Tomorrow, 4 July, is Independence Day in the United States. I am proud to say that I have a family connection to the events it celebrates.
My eighth great grandfather Richard Dana, born in England – quite possibly in Manchester – in 1617, crossed the Atlantic about 1640 and settled in Cambridge, Massachusetts. Around 1648 he married an American girl named Anne Bullard (1626 – 1711), who was born in Massachusetts. Between 1649 and 1670 they had eleven children. I am descended from Richard’s son Daniel (1663 – 1749) and grandson Richard (1700 – 1772).
My sixth great grandfather Richard Dana appears to have been the first of the family to graduate from a university – Harvard. He became a notable lawyer and politician, a magistrate, and a leading figure in the agitation against British imperial government. He was a founding member the Sons of Liberty, and led Massachusetts opposition to the Stamp Act of 1765.
I have written several times about Richard’s oldest son, my 5th great grandfather Edmund Dana (1739 – 1823). As a young man he travelled to Edinburgh to study. He married in Edinburgh in 1765 and became a clergyman in England with the support of his wife’s family. He did not return to America
On July 4, 1776, the 13 American colonies claimed independence from England, an event which eventually led to the formation of the United States. Each year on Independence Day, the fourth of July, Americans celebrate this historic event.
Edmund Dana’s brother Francis (1743-1811) has a prominent place in this period of American history. In 1773 he married Elizabeth (1751 – 1807), daughter of William Ellery, who became one of the 56 signers of the Declaration of Independence.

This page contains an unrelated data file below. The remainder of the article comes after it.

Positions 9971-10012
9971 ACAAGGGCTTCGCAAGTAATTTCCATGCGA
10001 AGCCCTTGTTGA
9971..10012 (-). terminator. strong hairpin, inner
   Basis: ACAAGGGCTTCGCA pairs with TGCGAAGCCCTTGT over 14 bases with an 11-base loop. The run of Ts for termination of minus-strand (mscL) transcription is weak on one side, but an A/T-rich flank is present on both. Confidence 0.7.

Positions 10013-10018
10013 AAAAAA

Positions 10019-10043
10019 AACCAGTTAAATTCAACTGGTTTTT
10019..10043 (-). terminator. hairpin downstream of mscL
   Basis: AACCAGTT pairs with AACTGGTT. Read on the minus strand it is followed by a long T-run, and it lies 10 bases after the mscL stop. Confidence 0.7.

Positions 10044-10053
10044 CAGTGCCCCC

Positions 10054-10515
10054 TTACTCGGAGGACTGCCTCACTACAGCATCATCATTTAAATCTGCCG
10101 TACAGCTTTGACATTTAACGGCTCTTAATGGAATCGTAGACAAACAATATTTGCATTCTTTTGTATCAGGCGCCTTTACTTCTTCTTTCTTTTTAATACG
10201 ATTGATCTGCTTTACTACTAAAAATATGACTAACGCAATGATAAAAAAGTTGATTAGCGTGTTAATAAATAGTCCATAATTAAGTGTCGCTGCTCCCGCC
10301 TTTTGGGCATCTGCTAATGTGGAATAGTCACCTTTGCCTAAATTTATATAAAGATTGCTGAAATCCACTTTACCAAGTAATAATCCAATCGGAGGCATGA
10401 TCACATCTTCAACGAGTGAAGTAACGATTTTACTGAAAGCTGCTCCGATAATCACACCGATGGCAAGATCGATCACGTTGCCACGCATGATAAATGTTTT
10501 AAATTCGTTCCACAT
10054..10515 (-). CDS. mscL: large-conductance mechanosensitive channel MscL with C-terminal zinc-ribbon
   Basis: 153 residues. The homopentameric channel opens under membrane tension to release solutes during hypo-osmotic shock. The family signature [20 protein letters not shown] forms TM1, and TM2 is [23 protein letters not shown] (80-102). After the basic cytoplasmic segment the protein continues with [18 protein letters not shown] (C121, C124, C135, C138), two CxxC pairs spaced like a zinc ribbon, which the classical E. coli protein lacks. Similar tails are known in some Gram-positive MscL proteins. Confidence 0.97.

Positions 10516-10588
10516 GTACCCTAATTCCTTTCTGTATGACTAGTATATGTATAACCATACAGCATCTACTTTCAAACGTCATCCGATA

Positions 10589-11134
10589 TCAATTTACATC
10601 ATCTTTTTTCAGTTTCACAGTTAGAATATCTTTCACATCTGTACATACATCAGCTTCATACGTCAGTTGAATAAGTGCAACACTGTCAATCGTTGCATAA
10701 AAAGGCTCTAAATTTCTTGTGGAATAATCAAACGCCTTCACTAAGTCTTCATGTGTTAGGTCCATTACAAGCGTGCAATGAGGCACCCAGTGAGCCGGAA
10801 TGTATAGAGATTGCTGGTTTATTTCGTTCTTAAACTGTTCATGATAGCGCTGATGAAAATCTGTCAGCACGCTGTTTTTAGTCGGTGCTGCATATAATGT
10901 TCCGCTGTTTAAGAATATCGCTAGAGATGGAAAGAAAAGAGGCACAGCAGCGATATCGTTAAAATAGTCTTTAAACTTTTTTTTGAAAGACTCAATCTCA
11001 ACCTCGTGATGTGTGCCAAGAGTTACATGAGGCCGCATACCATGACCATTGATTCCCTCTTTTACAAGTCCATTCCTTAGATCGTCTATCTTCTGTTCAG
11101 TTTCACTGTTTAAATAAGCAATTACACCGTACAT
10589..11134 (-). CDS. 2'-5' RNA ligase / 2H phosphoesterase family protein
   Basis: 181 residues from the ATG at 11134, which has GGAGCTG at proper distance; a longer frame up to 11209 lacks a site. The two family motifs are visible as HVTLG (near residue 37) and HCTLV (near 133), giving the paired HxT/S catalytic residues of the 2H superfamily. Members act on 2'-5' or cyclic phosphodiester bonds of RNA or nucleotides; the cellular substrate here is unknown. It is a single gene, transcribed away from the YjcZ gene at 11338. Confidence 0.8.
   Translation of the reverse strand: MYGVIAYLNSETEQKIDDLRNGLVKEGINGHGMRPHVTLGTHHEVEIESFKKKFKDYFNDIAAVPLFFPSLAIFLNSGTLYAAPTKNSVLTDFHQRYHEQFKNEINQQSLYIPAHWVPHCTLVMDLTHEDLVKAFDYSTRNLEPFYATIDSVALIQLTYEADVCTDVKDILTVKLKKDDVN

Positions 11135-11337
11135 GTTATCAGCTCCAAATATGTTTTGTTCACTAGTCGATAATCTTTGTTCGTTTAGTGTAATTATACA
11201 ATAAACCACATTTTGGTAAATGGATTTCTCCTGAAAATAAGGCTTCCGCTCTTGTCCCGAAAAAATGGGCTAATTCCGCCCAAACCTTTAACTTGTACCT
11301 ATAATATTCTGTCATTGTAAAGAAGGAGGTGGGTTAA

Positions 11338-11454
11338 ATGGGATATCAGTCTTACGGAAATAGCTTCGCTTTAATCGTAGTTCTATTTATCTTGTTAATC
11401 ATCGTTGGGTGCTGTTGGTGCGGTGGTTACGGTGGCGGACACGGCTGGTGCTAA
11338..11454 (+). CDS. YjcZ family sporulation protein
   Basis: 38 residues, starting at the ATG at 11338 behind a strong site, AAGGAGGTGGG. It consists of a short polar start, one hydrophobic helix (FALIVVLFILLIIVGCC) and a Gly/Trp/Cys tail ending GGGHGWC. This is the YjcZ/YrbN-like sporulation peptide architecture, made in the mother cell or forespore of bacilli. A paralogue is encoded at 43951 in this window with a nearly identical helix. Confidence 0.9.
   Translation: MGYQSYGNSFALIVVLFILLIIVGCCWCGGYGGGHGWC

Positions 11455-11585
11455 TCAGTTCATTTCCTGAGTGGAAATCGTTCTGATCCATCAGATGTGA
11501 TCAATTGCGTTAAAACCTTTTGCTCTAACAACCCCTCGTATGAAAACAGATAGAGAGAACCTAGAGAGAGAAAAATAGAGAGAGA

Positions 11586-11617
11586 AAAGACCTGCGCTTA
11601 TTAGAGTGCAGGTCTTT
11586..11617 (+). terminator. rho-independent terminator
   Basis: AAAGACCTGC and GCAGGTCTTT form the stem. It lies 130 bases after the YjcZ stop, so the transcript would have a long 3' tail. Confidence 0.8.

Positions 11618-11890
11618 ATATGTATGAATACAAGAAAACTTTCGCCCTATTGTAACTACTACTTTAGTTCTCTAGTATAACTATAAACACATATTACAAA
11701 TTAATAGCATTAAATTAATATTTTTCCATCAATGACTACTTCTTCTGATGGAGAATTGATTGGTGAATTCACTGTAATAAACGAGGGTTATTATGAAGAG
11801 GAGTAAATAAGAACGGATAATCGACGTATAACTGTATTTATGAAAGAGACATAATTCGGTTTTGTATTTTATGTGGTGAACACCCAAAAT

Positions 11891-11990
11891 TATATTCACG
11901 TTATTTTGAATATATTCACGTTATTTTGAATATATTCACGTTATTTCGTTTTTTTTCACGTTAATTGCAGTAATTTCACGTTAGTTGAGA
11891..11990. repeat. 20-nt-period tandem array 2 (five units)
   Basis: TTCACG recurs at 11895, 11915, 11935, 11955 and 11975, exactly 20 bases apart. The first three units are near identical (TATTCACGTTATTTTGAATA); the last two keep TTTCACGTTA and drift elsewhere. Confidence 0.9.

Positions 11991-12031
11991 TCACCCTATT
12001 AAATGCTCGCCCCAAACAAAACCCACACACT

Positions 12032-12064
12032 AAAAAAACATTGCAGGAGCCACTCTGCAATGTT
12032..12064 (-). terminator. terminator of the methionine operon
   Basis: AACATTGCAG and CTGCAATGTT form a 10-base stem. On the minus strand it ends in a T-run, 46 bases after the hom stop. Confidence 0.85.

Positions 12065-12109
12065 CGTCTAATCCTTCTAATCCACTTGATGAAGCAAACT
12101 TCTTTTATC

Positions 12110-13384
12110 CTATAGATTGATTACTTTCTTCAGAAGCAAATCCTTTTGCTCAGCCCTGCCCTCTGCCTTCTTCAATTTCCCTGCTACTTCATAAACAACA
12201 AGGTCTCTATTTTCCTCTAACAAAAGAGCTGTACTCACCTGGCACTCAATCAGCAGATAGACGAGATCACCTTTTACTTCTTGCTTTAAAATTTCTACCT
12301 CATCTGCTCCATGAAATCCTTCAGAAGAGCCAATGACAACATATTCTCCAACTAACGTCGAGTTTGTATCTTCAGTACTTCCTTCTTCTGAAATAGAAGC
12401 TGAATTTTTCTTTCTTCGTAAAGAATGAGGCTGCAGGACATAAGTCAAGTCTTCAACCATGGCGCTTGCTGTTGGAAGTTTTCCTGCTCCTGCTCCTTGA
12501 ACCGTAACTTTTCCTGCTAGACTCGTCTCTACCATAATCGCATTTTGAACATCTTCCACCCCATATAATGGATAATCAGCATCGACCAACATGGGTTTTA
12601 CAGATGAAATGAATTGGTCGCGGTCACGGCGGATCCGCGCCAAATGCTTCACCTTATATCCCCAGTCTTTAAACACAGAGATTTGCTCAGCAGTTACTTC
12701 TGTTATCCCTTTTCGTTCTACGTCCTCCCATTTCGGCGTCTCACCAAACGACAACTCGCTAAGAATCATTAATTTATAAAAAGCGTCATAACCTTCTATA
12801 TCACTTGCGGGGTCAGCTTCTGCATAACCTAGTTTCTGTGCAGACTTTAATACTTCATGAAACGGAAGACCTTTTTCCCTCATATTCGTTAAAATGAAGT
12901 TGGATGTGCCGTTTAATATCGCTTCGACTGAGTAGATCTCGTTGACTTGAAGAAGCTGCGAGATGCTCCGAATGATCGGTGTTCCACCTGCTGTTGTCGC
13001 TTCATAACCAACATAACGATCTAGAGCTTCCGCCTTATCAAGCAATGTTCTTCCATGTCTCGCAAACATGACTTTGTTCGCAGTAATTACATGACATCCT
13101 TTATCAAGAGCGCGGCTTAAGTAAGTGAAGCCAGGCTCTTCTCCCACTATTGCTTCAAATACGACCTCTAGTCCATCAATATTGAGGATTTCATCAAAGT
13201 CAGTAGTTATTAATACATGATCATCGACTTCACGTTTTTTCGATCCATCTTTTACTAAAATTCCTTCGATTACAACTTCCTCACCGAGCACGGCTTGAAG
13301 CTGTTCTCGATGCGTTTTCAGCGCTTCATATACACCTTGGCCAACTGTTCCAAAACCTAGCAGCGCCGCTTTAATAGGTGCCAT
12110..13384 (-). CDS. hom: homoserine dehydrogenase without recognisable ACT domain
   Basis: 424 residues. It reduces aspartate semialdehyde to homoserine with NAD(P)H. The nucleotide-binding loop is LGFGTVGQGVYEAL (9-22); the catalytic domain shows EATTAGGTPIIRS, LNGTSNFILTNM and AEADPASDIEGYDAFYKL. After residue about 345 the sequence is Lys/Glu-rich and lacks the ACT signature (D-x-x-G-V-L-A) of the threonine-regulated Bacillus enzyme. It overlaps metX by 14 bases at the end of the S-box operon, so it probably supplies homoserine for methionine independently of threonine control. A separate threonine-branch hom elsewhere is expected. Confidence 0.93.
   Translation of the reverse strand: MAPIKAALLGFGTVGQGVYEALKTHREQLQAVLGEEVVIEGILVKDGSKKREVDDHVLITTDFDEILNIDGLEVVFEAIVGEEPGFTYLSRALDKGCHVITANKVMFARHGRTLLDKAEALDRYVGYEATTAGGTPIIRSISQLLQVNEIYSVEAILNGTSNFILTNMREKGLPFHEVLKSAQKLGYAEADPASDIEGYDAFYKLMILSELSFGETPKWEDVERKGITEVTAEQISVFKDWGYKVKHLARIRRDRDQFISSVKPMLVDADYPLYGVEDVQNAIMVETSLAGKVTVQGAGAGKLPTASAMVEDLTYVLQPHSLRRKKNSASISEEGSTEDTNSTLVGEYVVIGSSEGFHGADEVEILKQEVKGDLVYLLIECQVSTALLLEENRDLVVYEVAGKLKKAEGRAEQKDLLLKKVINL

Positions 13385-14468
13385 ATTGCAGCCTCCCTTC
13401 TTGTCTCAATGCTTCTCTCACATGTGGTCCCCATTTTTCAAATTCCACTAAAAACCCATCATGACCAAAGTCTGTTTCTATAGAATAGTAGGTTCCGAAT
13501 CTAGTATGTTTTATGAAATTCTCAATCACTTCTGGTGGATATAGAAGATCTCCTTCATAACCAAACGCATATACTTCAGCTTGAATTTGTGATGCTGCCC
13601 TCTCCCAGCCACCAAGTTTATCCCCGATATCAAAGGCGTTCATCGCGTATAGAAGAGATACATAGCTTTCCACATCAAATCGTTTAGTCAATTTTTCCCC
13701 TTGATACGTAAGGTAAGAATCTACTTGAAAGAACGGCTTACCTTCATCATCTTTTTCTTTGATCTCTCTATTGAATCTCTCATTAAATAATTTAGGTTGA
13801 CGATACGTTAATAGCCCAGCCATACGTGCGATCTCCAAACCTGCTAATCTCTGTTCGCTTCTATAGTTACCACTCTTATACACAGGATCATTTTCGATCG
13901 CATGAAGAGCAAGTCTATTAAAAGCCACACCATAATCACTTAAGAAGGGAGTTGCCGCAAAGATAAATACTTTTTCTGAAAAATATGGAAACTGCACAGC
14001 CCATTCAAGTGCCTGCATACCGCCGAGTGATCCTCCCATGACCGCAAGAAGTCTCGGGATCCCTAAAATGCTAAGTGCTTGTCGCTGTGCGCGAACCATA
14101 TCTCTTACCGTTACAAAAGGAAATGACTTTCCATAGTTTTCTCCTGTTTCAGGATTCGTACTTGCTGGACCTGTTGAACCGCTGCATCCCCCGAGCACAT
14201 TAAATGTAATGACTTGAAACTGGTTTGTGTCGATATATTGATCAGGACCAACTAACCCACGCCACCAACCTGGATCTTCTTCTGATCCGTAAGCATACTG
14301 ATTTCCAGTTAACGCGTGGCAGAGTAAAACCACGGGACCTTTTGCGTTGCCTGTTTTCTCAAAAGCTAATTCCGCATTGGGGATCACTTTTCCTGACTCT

Francis Dana became a leading lawyer and a close associate of George Washington. In 1775 the Continental Congress sent Francis Dana to England in an unsuccessful attempt to reconcile the differences leading to the Revolutionary War. He returned the following year and reported to General Washington that a friendly settlement of the dispute was impossible. Dana’s opinion helped influence the adoption of the 1776 Declaration of Independence. He was elected a delegate to the Second Continental Congress on 10 December 1776, where he signed the Articles of Confederation in 1778. He was sent as Ambassador to Russia in 1780. The future President John Quincy Adams served as his secretary. Again a member of Congress in 1784 and a leader of the Federalist Party, Francis Dana later joined the Supreme Court of Massachusetts, where he served as Chief Justice from 1791 to 1806.
with apologies to Spike Milligan
- Dana, Elizabeth Ellery (1956). The Dana Family in America. Wright & Potter Printing Company, 32 Derne Street, Boston